An occasional guest often moves in permanently

Two treatment strategies are used to treat atrial fibrillation. The first one aims to restore the rhythm to normal and keep it that way. Lifestyle plays a key role: the treatment of high blood pressure and cholesterol levels, weight loss, and the minimisation of significant exposures. Depending on the situation, antiarrhythmic medications and catheter ablation therapy may also be considered.

Another strategy is heart rate control.

“Atrial fibrillation is like an unpleasant relative who sometimes comes calling. But at some point, the guest will begin to drop in so frequently that it will need a room of its own. When the heart rate is controlled, it is irrelevant whether the heart has a normal rhythm or atrial fibrillation. Attention is only paid to the fact that the rhythm should not be too fast,” Hernesniemi says.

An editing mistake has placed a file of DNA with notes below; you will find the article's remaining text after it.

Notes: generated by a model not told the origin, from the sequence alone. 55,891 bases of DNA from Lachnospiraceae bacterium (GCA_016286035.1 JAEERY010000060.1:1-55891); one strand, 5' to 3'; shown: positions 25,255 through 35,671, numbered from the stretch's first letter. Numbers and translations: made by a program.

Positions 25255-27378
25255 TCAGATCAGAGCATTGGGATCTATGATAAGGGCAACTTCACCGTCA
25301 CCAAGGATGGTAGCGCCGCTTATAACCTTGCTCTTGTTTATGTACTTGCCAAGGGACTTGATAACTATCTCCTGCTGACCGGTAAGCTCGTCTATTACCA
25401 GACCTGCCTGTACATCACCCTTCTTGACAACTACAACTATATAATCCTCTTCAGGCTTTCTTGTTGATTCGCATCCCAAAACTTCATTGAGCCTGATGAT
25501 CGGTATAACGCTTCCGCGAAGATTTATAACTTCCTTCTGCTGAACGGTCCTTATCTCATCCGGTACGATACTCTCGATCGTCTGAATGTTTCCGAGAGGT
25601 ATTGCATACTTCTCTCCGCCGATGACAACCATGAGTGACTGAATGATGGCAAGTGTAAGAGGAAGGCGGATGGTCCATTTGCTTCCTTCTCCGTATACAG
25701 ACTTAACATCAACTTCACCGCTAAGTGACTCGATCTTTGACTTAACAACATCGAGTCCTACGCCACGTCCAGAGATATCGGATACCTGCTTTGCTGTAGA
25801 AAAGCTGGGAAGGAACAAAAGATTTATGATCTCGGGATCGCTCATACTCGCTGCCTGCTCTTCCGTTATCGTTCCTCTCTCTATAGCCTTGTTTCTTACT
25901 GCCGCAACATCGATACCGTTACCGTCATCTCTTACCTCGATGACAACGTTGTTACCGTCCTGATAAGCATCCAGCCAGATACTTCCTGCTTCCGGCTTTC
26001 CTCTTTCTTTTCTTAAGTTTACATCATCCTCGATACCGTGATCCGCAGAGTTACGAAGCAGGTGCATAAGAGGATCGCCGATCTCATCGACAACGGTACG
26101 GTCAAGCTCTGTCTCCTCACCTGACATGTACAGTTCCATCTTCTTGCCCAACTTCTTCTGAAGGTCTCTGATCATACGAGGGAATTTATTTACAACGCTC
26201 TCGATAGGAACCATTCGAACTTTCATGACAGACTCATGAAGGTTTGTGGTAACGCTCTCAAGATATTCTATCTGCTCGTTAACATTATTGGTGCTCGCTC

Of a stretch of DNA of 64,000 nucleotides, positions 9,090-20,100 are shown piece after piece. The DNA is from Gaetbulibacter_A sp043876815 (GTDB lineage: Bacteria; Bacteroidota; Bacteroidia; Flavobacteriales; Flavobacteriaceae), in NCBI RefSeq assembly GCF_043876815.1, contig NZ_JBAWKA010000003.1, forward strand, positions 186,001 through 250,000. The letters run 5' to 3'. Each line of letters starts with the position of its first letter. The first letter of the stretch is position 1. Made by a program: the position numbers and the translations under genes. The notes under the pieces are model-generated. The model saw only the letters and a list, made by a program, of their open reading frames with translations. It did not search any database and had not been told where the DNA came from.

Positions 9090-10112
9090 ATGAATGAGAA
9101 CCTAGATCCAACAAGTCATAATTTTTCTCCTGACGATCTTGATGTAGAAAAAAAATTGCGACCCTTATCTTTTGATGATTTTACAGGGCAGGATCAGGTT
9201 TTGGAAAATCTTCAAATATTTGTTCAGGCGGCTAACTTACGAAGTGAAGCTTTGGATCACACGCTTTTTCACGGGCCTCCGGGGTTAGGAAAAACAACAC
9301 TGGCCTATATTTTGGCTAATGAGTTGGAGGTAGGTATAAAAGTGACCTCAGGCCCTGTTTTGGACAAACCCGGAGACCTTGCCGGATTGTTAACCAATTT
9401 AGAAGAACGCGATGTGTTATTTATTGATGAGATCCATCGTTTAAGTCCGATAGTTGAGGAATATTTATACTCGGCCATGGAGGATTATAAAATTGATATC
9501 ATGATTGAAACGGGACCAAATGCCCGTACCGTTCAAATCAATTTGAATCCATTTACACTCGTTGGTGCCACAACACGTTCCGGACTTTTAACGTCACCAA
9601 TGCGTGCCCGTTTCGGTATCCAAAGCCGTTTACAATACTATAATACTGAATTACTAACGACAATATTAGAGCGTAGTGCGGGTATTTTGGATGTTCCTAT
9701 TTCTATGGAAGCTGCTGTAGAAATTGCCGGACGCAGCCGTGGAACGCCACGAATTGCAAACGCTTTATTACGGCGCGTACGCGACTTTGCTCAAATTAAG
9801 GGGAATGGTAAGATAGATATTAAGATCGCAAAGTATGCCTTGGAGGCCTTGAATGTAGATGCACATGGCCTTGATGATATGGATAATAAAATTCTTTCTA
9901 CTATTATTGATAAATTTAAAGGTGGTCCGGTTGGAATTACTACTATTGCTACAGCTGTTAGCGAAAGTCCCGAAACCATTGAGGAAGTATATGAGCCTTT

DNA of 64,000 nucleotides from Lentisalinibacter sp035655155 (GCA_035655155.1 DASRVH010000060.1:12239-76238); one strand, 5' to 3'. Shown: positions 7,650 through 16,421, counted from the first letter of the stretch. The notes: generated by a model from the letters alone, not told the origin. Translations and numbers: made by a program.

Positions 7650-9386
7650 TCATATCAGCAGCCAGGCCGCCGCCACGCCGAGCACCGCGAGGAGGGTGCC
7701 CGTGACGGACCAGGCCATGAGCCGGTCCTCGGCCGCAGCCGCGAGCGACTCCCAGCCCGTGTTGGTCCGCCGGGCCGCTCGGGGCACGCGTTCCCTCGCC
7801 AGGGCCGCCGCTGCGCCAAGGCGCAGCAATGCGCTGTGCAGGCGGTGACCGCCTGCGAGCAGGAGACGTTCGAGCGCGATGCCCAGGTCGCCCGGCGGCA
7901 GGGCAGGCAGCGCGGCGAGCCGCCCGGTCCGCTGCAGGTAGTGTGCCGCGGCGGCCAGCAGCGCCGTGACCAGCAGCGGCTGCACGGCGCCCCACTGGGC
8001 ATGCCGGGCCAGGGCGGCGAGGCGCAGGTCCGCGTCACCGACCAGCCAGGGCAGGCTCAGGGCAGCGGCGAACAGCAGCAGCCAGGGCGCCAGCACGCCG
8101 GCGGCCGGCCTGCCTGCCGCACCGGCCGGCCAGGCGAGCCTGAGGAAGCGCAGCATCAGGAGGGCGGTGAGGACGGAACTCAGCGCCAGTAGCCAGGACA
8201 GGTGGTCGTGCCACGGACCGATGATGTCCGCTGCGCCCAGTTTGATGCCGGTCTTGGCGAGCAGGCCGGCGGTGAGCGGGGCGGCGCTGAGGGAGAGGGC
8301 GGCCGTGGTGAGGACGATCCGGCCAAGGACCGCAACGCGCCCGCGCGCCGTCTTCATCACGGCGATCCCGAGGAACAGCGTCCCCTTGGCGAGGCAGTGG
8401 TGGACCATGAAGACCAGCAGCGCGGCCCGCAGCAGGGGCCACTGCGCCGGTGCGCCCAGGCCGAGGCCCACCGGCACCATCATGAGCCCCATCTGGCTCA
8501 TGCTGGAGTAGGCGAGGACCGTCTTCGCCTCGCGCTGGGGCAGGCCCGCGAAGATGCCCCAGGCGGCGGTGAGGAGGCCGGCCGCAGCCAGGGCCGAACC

In the long run, most patients with atrial fibrillation have a similar quality of life regardless of which treatment strategy has been selected.

According to Hernesniemi, Finland does not have cutting-edge professional cardiac research and we have fallen behind many western countries. That is why it would be great if the funding models of universities could be reformed to better support professional research.
Photo: Jonne Renvall

An interesting feature is associated with atrial fibrillation. A high body mass index is a risk factor, but atrial fibrillation does not distinguish whether the mass consists of fat or muscle. What is essential is the total amount of blood flow required in the body. The more weight there is relative to one’s height, the harder the heart must work.